However, it can truly be said that Aldous Huxley got the last laugh. Brave New World has gone on to become one of the most celebrated and influential works of the 20th century, and its author one of the most equally respected/creepy intellectuals on the planet. After redeeming both his and his World State's reputation, Huxley died on November 22, 1963--the same date as C.S. Lewis and the Kennedy assassination--just so he could mess with us one last time.

Thirty-seven years later, he would be awarded the ultimate achievement for a work of literature: having an Iron Maiden album named after it.

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5
The Grapes of Wrath by John Steinbeck

The Story You Know:

The definitive American story about the Great Depression, the Dust Bowl and how hard life sucks if you're anyone in a Henry Fonda movie.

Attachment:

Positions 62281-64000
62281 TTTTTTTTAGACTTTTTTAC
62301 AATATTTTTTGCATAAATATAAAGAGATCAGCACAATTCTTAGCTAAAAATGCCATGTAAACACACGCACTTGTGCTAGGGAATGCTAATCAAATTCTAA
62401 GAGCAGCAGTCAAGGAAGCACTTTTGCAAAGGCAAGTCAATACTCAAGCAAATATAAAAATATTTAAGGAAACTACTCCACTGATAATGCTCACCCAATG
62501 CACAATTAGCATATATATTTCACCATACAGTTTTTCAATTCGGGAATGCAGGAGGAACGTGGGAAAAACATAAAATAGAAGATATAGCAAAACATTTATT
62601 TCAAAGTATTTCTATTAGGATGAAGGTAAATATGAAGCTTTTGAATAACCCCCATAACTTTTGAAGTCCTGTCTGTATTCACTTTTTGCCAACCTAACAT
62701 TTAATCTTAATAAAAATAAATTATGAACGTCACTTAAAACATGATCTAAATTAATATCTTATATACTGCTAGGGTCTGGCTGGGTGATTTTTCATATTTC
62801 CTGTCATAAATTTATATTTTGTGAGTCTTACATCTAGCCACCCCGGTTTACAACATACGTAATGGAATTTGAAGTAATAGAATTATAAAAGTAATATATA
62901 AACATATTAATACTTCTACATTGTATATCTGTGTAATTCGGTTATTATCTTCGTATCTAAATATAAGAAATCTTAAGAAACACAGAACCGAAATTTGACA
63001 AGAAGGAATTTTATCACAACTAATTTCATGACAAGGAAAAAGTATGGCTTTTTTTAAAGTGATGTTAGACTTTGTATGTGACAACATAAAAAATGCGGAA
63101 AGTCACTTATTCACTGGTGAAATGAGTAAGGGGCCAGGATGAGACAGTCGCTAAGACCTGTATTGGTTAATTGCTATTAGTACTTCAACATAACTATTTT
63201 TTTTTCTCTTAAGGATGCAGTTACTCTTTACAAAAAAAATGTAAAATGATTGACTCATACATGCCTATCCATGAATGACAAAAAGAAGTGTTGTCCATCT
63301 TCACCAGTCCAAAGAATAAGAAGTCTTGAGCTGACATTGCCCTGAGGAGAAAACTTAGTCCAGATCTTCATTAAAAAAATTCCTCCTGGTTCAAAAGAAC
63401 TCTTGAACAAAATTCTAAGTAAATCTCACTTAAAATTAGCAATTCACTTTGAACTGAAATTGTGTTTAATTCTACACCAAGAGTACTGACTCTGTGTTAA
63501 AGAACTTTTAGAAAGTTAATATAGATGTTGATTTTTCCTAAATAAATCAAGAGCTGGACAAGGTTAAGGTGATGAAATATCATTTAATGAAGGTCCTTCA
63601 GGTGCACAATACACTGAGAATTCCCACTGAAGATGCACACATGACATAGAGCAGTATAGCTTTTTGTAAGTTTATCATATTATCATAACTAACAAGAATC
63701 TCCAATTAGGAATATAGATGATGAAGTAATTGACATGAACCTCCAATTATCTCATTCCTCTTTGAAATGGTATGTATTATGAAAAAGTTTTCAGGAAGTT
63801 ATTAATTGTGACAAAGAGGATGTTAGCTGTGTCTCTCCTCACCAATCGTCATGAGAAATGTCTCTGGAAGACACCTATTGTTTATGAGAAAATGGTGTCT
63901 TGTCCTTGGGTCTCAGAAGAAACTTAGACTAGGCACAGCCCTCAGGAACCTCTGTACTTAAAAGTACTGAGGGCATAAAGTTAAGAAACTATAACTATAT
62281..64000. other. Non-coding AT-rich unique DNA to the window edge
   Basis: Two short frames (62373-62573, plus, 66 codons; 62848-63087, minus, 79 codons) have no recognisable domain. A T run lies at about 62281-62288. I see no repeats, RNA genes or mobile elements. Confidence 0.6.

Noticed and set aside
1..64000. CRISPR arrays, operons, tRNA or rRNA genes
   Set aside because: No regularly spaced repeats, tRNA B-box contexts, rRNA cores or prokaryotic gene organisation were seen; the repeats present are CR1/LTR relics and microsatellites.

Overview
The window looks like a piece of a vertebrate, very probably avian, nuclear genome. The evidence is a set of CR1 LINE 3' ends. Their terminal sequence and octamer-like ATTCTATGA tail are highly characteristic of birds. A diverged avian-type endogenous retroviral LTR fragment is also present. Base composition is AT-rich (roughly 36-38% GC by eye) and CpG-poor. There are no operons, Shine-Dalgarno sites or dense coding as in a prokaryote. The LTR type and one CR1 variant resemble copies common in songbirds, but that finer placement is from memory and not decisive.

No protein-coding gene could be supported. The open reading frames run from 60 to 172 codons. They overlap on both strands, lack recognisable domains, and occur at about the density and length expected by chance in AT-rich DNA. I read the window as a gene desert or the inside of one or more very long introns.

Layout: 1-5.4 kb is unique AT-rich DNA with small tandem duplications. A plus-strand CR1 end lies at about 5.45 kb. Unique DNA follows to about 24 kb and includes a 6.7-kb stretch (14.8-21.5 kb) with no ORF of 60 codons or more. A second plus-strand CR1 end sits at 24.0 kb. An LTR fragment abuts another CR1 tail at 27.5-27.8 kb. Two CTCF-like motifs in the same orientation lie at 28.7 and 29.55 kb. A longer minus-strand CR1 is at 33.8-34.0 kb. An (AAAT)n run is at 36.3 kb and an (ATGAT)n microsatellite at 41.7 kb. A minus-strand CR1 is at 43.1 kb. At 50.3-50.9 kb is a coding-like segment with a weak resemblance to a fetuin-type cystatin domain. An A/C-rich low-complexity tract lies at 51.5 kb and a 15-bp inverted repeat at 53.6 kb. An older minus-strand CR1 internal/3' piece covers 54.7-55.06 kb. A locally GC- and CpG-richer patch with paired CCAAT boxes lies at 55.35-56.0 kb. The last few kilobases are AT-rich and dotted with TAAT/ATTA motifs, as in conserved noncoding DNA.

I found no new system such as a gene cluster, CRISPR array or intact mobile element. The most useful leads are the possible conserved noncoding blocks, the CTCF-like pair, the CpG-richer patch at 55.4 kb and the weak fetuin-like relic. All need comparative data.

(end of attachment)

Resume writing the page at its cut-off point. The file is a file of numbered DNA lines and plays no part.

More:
Henry Fonda.

Also, there's a famous scene in the story where a young woman breastfeeds a dying old man, which we're totally not going to make fun of because it's seriously that beautiful.

How Poorly it Was Received:

Imagine if Inglourious Basterds was released in 1929. Something like that.


"A new talkie from Q. J. Tarantino."

Despite boasting what was clearly the classiest case for lactivism since Ancient Rome died, The Grapes of Wrath received less than a warm welcome when it was released.

Since "Fuck the Poor" had pretty much been America's policy all the way from the Gilded Age to the Roaring Twenties, Steinbeck's devastating depictions of American poverty, plight and migrant camps came off as "depressing" to most readers, and by depressing we mean part of a communist/socialist conspiracy.


Get off our streets you Red Commie bastard!

The Grapes of Wrath was denounced as a "pack of lies" and "a libel" from both the left and right wing of the political spectrum. The book was censored, banned and even burned in towns across the United States including Steinbeck's own hometown.